05 November 2007

Happy Families

Modern happy families [Source: Daily Mail]Is the trend towards ever increasing family breakdown about to reverse? Are we on the edge of a cultural shift in which the family once again becomes central to our lives and society at large?

Earlier this year a UNICEF report revealed that, among the world's wealthiest nations, British children have the worst relationships with family and friends. Yet a new BBC poll claims that three-quarters of people in Britain (76%) are optimistic about the future for their families, a figure 24% higher than when the same question was asked in 1964.

To a certain extent, the apparent discrepancy is probably explained by our expectations of family life being much lower than they used to be. However, when we consider the recent fascination with exploring family trees, is it possible that our present optimism reflects the increasing importance we place upon the family?

That said, there is obviously still a long way to go before any change in perception is born out by reality — 17% no longer speak to one or more members of their family, this proportion being significantly influenced by marital status (23% for singles compared with 13% for married or cohabiting adults), social class (24% for DEs compared with 9% for ABs), and home ownership (34% for those who rent from their local council compared with 11% for those who own their own house).Modern happy families [Source: Daily Mail]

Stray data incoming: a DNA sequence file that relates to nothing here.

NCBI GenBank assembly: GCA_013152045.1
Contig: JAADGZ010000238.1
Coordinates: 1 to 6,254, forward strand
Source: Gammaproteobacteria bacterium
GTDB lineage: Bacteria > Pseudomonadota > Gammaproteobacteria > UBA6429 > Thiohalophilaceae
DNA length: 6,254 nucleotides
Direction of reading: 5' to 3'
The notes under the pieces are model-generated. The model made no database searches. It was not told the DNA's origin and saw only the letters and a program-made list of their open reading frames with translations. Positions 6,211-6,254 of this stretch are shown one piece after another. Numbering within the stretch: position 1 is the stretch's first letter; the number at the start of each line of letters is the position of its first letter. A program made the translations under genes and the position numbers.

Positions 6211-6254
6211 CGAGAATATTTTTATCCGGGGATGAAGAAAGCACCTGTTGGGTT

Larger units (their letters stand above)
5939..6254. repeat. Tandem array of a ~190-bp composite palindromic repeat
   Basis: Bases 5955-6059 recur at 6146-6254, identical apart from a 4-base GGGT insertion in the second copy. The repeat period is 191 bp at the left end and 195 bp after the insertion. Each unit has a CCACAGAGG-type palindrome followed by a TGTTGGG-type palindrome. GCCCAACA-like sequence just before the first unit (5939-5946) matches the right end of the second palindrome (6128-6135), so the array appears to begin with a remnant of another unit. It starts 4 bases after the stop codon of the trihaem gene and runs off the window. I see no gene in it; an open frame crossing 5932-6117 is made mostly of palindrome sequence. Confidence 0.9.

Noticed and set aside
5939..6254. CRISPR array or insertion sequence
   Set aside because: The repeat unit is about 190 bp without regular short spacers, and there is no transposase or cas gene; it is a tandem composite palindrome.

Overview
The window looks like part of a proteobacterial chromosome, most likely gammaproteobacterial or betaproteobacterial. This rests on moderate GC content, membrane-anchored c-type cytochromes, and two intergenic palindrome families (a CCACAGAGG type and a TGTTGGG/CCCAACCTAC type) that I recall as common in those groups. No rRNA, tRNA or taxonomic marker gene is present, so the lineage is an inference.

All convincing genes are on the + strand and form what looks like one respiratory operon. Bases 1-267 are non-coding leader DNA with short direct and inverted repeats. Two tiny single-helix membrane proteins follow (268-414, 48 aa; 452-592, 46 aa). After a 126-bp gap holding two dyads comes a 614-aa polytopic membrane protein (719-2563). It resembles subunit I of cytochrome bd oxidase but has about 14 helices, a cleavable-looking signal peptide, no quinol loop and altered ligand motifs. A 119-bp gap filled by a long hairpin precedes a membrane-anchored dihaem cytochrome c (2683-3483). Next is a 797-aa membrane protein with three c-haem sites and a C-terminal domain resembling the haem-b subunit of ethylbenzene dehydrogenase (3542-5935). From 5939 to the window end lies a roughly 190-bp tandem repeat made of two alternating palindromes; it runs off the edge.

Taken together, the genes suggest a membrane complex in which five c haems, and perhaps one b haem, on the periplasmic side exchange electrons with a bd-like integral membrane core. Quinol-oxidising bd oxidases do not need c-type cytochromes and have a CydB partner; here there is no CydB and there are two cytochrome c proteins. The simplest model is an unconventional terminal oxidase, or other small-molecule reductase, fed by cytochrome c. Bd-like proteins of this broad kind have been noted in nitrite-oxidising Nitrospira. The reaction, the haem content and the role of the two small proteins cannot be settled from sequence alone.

Click on the above graphics for more modern "happy families" from the Daily Mail.

1 comments:

John Lewis said...

It would be wonderful if the role of the family was on the up. However, the decline of the family is only the manifestation of the underlying problem we have. It is rooted (amongst other things) in our current climate of increasing individualisation and materialism, which leads people to prioritise themselves above those closest to them, and to put material gain and gratification above more important, less tangible goals.

It's a picture we've seen before, in the story of Jacob and Esau. Esau wanted the food he saw before him: instant gratification. Jacob had his eyes on the promise to come, and that is what faith is. Jacob reaped a great reward, while Esau's descendents reaped the reward of his failure.

Unless the problems underlying the breakdown of the family are addressed by society as a whole, I believe that the decay can only continue, whatever opinion polls may say to the contrary. The solution is one we know, and one we must present.